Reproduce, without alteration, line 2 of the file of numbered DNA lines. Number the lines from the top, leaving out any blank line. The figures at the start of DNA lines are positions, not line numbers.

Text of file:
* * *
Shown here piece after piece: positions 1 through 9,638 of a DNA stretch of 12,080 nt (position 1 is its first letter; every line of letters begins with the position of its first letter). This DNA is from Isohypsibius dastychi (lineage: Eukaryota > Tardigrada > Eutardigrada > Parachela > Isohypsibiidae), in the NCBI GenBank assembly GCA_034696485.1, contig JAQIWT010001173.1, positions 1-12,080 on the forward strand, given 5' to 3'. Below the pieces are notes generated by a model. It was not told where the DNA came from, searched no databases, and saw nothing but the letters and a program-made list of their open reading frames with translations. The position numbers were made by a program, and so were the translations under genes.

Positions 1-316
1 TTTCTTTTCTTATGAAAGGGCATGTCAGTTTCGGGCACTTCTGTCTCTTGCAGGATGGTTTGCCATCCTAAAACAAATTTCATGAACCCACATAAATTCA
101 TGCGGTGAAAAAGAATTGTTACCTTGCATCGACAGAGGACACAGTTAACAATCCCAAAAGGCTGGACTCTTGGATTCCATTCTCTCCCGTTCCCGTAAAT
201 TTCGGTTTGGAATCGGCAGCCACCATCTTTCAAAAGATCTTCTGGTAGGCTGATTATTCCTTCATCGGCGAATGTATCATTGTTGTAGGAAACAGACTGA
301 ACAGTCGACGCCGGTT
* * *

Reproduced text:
Positions 1-316